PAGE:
Roger Tsien, Ph.D., winner of The Nobel Prize in Chemistry 2008
Breeding and Building Molecules to Spy on Cells and Tumors
Dr. Roger Tsien, an investigator and professor at the Howard Hughes Medical Institute and the University of California, San Diego, gave the fourth annual Sayer Vision Research Lecture on Wednesday, March 10, 2010 at 1:00pm in the Masur Auditorium, NIH Clinical Center. His topic was “Breeding and Building Molecules to Spy on Cells and Tumors.” See the videocast (NIH only).
Dr. Tsien was awarded the Nobel Prize for his contribution toward the discovery and development of green fluorescent protein (GFP). His work has developed GFP into a tool used by researchers worldwide to analyze the movements, positions, and interactions of tagged proteins within cells. Recently, fluorescent proteins have been used to visualize synaptic circuits, allowing researchers to map glial territories and follow glial cells and neurons over time in vivo.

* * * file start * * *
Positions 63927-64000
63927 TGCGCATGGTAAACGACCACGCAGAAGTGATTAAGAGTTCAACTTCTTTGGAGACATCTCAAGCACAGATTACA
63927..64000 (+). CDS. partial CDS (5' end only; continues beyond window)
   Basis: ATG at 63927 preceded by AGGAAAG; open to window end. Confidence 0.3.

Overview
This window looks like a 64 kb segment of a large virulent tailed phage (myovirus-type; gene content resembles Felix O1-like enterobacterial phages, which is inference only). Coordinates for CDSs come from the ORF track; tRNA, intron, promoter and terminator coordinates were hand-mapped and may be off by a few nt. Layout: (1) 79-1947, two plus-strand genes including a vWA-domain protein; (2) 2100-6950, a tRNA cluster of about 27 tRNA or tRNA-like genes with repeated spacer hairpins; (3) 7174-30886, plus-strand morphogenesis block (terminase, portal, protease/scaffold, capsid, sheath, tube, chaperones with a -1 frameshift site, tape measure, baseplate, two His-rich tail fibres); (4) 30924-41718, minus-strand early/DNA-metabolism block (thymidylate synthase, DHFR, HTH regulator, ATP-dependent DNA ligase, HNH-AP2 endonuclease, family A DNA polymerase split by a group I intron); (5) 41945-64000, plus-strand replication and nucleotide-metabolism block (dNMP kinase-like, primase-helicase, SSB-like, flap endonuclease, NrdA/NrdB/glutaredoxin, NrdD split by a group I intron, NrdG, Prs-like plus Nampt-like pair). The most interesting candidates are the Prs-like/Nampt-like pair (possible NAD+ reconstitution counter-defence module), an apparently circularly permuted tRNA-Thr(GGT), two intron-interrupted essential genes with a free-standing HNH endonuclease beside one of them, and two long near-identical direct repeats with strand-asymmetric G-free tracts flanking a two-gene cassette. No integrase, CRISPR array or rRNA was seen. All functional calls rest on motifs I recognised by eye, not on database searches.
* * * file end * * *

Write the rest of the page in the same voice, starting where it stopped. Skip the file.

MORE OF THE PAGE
Dr. Tsien’s research is at the interface of organic chemistry, cell biology, and neurobiology. He is best known for designing and building molecules that either report or perturb signal transduction inside living cells. Dr. Tsien is currently designing imaging and therapeutic molecules that specifically target cancer cells.
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